“The low number of companies with robust policies aligned with best practice suggests a concerning absence of intention to eradicate forest loss from corporate value chains,” the report says.

While the figure was up from 14% in 2021, the progress isn’t fast enough to meet Indonesia’s target of turning its forests into a carbon sink by 2030, according to Rini Setiawati, senior manager for forests at CDP.

“If we have a target of having forest positive future by 2030, we need this at scale,” Rini told Mongabay. “We need 90% of companies, not 22%, to have robust policies, and not just policies and commitment, but also ambitious target and robust implementation.”

Over the past several decades, palm oil has been a major driver of deforestation in Indonesia, the world’s largest producer of the ubiquitous commodity. A recent study found the industry was responsible for nearly one-third of the nation’s forest loss from 2001 to 2019, though deforestation related to palm oil last peaked in 2016 and has fallen in recent years.

As a result, many companies that own oil palm plantations or process, trade or use palm oil have pledged to break the link between deforestation and their supply chains.

“Whilst companies are moving in the right direction, more action is needed to maintain this trend,” said Thomas Maddox, the global director of forests and land at CPD.

Despite a checkered record, corporate zero-deforestation policies have shown some success, according to Herry Purnomo, a scientist at the Center for International Forestry Research (CIFOR).

“Our study in South Sumatra province shows that commitments from the public sector could decrease deforestation significantly, but if they’re coupled with commitments from the private sector, it could [further] lower deforestation significantly,” he told Mongabay. “So commitments do matter and they need to be amplified, widened, monitored and given rewards and incentives.”

Company response

The vast majority of companies were unable to track the origin of their palm oil supplies, an important prerequisite for making good on a no-deforestation commitment.

Only 9% of companies were able to fully trace their supply chains to the mill level, and only 4% were able to do so to the plantation level.바카라사이트

One firm that claims to have achieved full traceability is Golden Agri-Resources, an arm of Indonesia’s Sinarmas conglomerate, one of the first business groups to issue a zero-deforestation pledge after years of being one of Indonesia’s most prolific deforesters.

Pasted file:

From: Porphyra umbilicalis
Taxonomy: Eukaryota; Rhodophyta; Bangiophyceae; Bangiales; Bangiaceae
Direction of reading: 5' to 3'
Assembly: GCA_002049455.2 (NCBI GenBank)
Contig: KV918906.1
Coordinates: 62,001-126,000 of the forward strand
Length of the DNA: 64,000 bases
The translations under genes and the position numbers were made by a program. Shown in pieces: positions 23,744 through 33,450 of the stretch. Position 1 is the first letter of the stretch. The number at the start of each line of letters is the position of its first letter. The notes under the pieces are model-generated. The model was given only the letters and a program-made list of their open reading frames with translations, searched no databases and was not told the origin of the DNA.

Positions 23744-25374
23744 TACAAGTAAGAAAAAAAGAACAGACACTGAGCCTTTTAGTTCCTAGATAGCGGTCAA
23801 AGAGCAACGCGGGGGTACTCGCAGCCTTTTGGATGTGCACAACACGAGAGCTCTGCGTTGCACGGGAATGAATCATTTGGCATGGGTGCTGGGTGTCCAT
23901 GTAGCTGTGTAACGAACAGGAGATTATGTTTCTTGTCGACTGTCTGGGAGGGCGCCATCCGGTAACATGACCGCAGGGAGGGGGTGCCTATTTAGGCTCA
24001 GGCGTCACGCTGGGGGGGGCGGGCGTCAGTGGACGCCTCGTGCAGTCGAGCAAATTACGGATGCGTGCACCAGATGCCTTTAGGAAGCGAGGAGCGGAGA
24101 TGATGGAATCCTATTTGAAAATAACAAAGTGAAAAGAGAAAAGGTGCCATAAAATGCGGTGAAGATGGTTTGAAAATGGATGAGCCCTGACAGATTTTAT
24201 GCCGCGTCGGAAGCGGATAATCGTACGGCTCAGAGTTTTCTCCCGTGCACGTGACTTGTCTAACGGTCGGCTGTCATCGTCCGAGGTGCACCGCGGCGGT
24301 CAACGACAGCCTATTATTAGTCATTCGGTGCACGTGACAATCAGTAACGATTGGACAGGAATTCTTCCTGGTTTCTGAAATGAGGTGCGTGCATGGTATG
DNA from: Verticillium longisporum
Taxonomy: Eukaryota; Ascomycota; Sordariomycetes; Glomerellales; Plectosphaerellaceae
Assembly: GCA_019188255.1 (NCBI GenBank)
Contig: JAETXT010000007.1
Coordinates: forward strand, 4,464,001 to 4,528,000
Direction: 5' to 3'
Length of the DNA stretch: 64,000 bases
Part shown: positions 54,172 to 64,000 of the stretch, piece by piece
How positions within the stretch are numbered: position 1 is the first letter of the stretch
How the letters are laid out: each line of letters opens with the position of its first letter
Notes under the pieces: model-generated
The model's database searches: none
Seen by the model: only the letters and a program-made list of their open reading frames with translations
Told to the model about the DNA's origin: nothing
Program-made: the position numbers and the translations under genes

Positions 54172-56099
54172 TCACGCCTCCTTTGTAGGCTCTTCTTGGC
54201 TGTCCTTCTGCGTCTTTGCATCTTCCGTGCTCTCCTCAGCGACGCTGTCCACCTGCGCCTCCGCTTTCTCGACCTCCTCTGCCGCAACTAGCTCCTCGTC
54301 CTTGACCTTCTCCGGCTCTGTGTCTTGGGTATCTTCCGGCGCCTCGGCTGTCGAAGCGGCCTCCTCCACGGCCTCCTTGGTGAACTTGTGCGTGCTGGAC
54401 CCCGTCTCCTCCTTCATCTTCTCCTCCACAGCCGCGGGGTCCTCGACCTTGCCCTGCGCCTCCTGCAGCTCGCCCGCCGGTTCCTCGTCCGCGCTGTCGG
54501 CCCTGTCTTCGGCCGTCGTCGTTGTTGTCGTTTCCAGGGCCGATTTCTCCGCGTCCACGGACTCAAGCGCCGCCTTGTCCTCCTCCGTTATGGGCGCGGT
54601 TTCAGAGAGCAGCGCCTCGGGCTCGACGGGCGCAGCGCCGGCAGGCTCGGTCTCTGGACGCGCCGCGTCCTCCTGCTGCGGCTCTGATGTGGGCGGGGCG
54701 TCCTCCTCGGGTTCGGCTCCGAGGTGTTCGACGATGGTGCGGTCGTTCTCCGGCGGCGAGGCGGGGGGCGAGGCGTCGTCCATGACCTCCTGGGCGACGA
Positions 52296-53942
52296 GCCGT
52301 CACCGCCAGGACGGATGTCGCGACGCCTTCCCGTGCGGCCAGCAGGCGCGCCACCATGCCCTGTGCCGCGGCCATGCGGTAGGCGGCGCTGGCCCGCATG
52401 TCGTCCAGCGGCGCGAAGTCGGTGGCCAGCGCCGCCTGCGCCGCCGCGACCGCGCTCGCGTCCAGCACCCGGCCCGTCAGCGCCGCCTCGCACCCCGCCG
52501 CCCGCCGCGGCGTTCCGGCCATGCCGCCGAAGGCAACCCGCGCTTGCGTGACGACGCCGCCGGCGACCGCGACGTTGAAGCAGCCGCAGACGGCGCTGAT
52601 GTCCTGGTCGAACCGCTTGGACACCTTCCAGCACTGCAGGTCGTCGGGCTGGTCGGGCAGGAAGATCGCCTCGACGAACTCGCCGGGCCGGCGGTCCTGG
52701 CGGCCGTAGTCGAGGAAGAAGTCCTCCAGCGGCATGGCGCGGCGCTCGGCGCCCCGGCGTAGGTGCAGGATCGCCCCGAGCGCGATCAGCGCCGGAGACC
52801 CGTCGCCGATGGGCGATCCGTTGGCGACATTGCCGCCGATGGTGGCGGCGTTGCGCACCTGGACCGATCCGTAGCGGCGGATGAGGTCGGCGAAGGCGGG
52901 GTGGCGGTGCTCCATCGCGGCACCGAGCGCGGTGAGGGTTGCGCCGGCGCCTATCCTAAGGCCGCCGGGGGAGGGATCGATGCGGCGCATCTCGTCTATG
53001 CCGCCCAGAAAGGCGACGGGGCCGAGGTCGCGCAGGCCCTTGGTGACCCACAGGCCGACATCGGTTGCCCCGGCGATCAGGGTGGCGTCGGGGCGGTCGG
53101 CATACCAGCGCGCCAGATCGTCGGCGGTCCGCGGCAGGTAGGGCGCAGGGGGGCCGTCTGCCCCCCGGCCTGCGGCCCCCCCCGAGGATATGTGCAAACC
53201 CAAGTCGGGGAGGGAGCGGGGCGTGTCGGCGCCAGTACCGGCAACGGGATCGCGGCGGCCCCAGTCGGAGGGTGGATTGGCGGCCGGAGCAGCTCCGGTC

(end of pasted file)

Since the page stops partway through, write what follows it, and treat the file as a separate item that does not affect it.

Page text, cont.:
“From our side, the complication [that comes from implementing a zero-deforestation policy] is not too huge. We don’t have any plan to open [new] plantations in Papua and other places,” Agus Purnomo, one of Sinarmas’s top palm oil executives, told Mongabay on the sidelines of a recent event in Jakarta. “Therefore, if our buyers demand [zero-deforestation], we can fulfill that. But this can’t be applied for [other companies] whose plantations and mills are located in troubled places.”

Further progress in the sector, he said, would rely on government policy and law enforcement.

“If it’s voluntary commitment [to adopt zero-deforestation policies], then what we have now is the maximum,” Agus said. “We can’t ask more companies to volunteer [in adopting zero-deforestation policies] because each has their own problems.”

Even if companies lack capacity to fulfill their commitments, simply adopting the policies would create opportunities for forest protection, according to Mardi Minangsari, head of Indonesian NGO Kaoem Telapak.

Having NDPE commitments is the first step,” she said, using an acronym that stands for “no deforestation, no peat and no exploitation.”

“I really support [the adoption of such policies] because this means we also can help them by providing reports” on deforestation, conflicts, and other issues, Mardi said. “Sometimes, companies themselves don’t have enough capacity, especially with vast plantations, to see what’s happening in their concessions.”

Rini of CDP said the government could issue regulations that require more transparency and accountability from companies so that they’re driven to adopt or strengthen their NDPE commitments.

“If companies are performing better in sustainability, this can contribute to the achievement of national environmental targets,” she said.온라인카지노


Industrial mining’s tropical deforestation footprint spills beyond concessions

  • Indonesia, Brazil, Suriname and Ghana account for 80% of all tropical deforestation linked directly to industrial mining, a new study has found.카지노사이트
  • In two out of three tropical countries, large-scale mineral extraction leads to forest loss when effects over a wider area, beyond formal mining concessions, are considered.
  • “We have to look beyond the mine fence,” Stefan Giljum, the lead author of the paper, said. “What is needed is a forest conservation plan for a whole region integrating all the activities that are going on.”